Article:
Mountain climbing, trekking and supporting good causes are all things close to our hearts. Hence, we have set ourselves the goal to create events that use mountain climbing and trekking as a platform to not only encourage more people to challenge themselves but also to promote good causes.
The idea to organize an all-women team to climb Kilimanjaro for a good cause and to celebrate International Women’s Day was mooted in 2013. We sent the first team in March 2014. A year on, we are not only intending to continue to organize an all-women team to climb Kilimanjaro annually during International Women’s Day but have also added a trekking challenge to The Great Rift Valley in Tanzania !
Through the IWD Challenge , we hope more women will be inspired to challenge themselves and great awareness can be generated for women’s needs.
The Ace Adventure IWD Challenge 2015 will be raising funds for Project Pari.
More information on Project Pari can be found here:
To help you find out more about what the IWD Challenge is all about, we are organising a preview talk on Fri, 11 July at SCWO at 7pm. RSVP for the talk at email@example.com
My Story, My Journal
This is a personal sharing by Ms Indumathi Emmanuel Alexandra who took part in the IWD Kilimanjaro Challenge 2013.
When I first heard that Ace Adventure was organising this expedition to Kilimanjaro in conjunction with commemorating International Women’s Day and in addition to that, trying to give back to society and young women in particular, I wanted to be a part of it, how could I not, when they were bringing together things that were important to me.
So, I went to the initial trip briefing and as I walked in to the SCWO building, I remember Vinnie at the reception desk saying to Joanne and Jack that I was her friend and that I was there to sign up. And despite all of this, it took me weeks to commit to it. It took a minor flooding incident in my office building causing us to have to walk up six floors and me panting and perspiring at the end (I still blame the high-heeled shoes) to convince me that all work and no physical challenges was not doing me any good.
I always say that I’m just a social climber. I climb maybe one significant peak or height every two or so years. I do the training and try to get physically ready for the trek but there is always the unknown of your body not acclimatising, the unexpected occurring or maybe you just didn’t train hard enough.
For me, these doubts then manifest themselves as we drive toward the mountain to start the trek and I get more and more nervous. You see the mountain getting bigger, becoming more real and even taller as you approach and I start to think how on earth am I going to manage this. But here’s what I love about this, you don’t need to be extraordinary to do it, you take it slow, resolve to keep putting one foot in front of the other and eventually (admittedly at times, this take a while), you will get to the next camp site.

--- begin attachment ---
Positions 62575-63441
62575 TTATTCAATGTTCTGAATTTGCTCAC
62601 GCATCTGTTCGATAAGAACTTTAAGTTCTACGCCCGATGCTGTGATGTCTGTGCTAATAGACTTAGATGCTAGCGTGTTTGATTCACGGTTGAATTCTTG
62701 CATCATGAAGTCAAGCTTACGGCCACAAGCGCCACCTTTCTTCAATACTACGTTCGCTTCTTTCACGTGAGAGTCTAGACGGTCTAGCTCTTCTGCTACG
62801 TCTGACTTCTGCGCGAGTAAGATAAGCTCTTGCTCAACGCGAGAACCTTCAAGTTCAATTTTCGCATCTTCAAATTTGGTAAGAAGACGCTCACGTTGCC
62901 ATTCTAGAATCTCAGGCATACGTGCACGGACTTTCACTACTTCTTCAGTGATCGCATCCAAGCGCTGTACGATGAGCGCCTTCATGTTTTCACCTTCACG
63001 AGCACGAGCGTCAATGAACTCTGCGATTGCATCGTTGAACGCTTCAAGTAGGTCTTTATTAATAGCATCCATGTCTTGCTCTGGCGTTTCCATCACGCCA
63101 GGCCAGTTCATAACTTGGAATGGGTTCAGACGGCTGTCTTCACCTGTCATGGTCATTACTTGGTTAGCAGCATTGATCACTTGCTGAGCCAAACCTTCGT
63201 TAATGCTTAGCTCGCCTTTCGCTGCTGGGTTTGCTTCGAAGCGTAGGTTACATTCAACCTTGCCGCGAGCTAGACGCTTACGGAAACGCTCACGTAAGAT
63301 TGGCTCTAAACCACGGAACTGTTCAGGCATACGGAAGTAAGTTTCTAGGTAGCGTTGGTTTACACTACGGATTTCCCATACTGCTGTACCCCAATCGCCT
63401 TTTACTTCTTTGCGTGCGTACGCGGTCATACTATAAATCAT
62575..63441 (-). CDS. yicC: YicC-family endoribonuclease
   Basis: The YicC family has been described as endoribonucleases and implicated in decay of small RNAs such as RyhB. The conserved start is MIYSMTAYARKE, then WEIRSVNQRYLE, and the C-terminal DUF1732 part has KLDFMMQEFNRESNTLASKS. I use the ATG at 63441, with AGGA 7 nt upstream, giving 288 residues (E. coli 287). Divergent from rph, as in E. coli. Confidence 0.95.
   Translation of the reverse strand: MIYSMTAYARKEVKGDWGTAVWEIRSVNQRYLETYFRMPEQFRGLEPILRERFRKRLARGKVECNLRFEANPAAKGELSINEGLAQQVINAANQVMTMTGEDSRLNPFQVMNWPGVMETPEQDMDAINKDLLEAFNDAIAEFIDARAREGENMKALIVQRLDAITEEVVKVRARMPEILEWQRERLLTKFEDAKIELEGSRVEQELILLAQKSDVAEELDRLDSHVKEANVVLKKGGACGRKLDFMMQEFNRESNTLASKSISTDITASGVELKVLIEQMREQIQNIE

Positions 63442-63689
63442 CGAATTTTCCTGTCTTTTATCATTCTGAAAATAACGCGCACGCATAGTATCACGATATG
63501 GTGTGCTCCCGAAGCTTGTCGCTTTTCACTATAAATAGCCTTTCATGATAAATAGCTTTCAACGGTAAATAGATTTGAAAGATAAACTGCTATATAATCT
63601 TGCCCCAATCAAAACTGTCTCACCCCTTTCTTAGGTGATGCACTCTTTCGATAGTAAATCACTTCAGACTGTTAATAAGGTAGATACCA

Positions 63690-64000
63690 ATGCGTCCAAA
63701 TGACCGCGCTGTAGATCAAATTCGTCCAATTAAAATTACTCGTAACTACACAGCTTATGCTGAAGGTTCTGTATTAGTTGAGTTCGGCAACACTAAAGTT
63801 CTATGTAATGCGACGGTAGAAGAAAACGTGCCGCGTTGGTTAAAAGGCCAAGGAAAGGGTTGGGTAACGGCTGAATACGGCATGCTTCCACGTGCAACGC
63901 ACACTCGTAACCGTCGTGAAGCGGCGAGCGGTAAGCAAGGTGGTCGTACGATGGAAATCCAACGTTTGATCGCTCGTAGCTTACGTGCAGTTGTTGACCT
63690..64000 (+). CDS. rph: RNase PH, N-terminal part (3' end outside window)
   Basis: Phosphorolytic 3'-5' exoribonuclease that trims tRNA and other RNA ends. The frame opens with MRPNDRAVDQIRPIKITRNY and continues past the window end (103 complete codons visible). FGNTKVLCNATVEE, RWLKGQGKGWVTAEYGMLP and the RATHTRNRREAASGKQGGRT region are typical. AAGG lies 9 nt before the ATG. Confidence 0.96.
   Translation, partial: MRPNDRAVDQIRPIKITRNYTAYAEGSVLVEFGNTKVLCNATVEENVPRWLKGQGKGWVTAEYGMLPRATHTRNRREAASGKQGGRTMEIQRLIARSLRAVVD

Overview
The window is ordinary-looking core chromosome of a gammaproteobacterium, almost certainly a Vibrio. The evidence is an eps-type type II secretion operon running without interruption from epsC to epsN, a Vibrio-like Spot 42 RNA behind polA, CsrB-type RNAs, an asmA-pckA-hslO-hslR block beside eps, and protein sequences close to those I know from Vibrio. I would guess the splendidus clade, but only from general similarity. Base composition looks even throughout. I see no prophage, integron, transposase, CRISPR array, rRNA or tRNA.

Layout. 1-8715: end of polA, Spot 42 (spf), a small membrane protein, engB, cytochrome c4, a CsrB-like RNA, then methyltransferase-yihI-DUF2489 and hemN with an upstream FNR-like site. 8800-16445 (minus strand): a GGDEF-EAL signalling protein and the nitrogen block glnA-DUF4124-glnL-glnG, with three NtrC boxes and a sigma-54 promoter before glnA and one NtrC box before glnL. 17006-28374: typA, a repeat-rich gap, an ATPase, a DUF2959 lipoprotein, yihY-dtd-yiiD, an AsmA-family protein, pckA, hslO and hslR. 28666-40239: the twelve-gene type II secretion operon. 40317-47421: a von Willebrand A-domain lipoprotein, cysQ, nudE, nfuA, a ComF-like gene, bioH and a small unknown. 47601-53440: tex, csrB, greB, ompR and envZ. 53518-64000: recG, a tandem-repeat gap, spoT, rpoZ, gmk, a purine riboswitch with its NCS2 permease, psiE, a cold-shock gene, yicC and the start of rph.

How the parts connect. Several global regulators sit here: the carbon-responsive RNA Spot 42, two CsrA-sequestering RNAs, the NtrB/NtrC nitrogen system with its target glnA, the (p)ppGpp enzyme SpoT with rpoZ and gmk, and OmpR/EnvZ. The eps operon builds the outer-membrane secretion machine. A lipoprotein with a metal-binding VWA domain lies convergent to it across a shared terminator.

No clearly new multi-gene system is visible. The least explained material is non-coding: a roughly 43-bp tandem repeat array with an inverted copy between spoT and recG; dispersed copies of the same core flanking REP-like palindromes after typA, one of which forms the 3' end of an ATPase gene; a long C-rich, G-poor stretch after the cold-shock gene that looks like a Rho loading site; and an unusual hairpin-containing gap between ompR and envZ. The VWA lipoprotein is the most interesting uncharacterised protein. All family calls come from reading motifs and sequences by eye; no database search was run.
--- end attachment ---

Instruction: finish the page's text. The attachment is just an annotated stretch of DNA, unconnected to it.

On the first few days, it must’ve been on average five to six hours of trekking each day. We took the longer Northern Circuit route, 9 days, but it made such a big difference for me. It is a very scenic route with the changing terrain, landscape and vegetation as you move higher. As we had more days too, the daily ascent was more gradual thus allowing for better acclimatisation as well.
The day before the summit climb and of course, the summit climb day were longer and harder days. We must’ve been close to 5000m when we started on the day before the summit climb. The weather toward late morning took a turn for the worse, it rained fairly hard with strong winds and it was cold. But the weather eased and sun re-emerged in the afternoon as we reached School Hut.
We took about seven hours to get to the summit. We started rather late in the morning and thus, we only reached the summit around 4pm. By the time we reached Gilman’s Point, I didn’t think we’d make it to Uhuru. It was getting dark and I was frankly tired. However, our guides and Vinnie seemed ever ready to push on and so I reluctantly just kept moving. Another surprise was that it started to snow, the unexpected occuring. In spite of my pessimism, we passed Stella Point before finally arriving at Uhuru.
All those days of climbing and we stayed at the summit for not more than ten minutes. The falling snow was quickly gaining momentum and shortly after starting our way to the camp site, the snow had blocked our visibility and we seemed to be in what seemed to be, a small snow storm. It was scary not being able to see past a few meters. But our guides, as they always are, were there to lead us safely and confidently to our camp site.
I can’t articulate that sense of satisfaction and gladness you feel within yourself when you’ve done something you didn’t think or doubted you could do. But I think you’ll know the feeling when it’s done, or at the very least, challenged yourself to discover something you didn’t know you had in you to do.
Nonetheless, I think the best part of any trek in my view is meeting the people. Everywhere I’ve been on treks, the people we meet and support us have been so kind and gracious. Our guides and support crew were very professional and thoughtful. They saw to all our needs throughout the trek. Every time we reached the camp site, our tents were ready and they’d have a snack or meal ready for us. In the mornings, we’d be given a hot drink, water for washing and fed well before starting our day. Without them, we wouldn’t have gotten anywhere.